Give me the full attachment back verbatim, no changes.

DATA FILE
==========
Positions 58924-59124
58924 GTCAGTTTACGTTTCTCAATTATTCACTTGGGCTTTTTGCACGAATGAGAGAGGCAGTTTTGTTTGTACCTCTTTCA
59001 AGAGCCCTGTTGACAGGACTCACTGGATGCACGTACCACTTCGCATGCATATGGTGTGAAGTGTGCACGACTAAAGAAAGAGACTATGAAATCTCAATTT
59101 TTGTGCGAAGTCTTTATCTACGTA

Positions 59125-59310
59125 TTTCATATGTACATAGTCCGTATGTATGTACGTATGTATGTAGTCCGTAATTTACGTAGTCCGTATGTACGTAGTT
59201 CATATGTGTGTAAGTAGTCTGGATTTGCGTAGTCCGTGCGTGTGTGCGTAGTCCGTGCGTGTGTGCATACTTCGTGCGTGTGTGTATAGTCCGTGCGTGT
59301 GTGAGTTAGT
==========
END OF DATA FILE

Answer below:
Positions 58924-59124
58924 GTCAGTTTACGTTTCTCAATTATTCACTTGGGCTTTTTGCACGAATGAGAGAGGCAGTTTTGTTTGTACCTCTTTCA
59001 AGAGCCCTGTTGACAGGACTCACTGGATGCACGTACCACTTCGCATGCATATGGTGTGAAGTGTGCACGACTAAAGAAAGAGACTATGAAATCTCAATTT
59101 TTGTGCGAAGTCTTTATCTACGTA

Positions 59125-59310
59125 TTTCATATGTACATAGTCCGTATGTATGTACGTATGTATGTAGTCCGTAATTTACGTAGTCCGTATGTACGTAGTT
59201 CATATGTGTGTAAGTAGTCTGGATTTGCGTAGTCCGTGCGTGTGTGCGTAGTCCGTGCGTGTGTGCATACTTCGTGCGTGTGTGTATAGTCCGTGCGTGT
59301 GTGAGTTAGT